Washington Post: “That is the conclusion of political scientist Andrew Hall. He focuses on state legislative elections and compares trends in the five states that implemented robust public funding programs — Arizona, Connecticut, Maine, Minnesota, and Wisconsin — to trends in other states. Here is what he finds:
- As intended, public funding reduces the financial advantage of incumbents.
- As intended, public funding reduces the incumbents’ margin of victory. That is, it makes elections more competitive.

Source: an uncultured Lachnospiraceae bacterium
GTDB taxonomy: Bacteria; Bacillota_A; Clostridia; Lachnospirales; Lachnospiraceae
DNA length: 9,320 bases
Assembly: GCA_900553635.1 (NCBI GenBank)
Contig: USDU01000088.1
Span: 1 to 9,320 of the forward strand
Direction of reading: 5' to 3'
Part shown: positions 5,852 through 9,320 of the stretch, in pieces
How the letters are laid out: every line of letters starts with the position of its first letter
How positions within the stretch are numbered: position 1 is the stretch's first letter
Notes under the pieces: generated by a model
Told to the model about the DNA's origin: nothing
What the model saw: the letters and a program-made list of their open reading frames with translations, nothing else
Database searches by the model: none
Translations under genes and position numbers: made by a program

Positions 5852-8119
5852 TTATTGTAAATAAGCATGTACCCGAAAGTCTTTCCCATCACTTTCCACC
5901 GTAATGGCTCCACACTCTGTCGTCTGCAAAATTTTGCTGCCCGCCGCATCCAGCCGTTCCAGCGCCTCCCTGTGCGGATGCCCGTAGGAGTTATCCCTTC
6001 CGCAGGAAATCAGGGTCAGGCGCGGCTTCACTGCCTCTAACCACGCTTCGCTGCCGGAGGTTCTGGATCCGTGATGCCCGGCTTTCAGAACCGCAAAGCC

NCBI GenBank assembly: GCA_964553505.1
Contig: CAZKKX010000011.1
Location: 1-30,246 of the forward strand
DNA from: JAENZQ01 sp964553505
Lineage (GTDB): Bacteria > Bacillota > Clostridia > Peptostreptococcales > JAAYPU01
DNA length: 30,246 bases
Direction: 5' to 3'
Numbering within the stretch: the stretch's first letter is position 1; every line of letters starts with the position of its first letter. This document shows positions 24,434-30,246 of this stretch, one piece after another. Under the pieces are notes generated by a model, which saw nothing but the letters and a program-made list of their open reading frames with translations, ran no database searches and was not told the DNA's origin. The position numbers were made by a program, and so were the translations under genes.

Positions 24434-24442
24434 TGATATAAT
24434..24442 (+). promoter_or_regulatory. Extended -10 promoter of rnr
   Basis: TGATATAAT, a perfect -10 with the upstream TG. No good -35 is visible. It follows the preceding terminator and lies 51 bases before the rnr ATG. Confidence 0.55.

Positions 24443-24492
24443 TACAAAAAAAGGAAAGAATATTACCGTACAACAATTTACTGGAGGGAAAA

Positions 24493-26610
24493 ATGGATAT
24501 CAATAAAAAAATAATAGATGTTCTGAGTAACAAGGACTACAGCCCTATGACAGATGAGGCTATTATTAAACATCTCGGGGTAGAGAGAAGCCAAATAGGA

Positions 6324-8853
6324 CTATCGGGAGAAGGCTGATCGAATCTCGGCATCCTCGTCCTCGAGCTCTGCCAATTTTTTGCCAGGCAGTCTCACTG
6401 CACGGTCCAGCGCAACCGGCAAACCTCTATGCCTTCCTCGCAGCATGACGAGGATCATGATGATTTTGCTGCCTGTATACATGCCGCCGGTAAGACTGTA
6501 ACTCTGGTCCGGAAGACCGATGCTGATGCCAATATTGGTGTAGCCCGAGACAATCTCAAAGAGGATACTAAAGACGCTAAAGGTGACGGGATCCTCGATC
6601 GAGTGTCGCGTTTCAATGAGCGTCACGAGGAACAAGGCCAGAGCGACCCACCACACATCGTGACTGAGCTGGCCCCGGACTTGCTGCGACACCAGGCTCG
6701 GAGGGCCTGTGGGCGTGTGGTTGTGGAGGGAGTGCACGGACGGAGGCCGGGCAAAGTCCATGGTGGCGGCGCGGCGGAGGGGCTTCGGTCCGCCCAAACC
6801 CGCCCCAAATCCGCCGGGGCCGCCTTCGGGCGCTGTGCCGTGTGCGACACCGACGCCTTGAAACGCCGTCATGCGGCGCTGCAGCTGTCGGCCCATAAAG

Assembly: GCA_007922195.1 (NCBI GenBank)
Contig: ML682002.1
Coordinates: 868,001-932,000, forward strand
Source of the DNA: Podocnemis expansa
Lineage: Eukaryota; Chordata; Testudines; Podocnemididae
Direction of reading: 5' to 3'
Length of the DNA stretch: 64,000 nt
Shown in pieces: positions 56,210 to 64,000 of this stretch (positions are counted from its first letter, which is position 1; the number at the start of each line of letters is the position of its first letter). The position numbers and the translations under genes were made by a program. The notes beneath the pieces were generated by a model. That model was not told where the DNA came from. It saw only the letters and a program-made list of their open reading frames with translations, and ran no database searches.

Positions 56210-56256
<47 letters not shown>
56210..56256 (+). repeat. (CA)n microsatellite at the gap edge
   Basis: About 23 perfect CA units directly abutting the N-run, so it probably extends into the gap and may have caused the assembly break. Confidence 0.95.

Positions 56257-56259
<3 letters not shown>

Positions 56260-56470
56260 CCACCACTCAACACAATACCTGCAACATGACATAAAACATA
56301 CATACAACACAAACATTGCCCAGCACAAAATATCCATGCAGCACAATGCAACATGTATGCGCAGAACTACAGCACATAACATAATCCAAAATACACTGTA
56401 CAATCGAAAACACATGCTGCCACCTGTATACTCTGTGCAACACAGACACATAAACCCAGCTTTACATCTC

- Not intended: public financing makes polarization in the state legislature worse.”
“In a more elaborate statistical analysis, Hall examines the gap between Republican and Democratic legislators representing similar districts. In a polarized legislature, a Republican and a Democrat will tend to vote in very different ways even though they represent essentially the same constituents. Hall finds that public financing increases this gap between the parties by 30 percent.”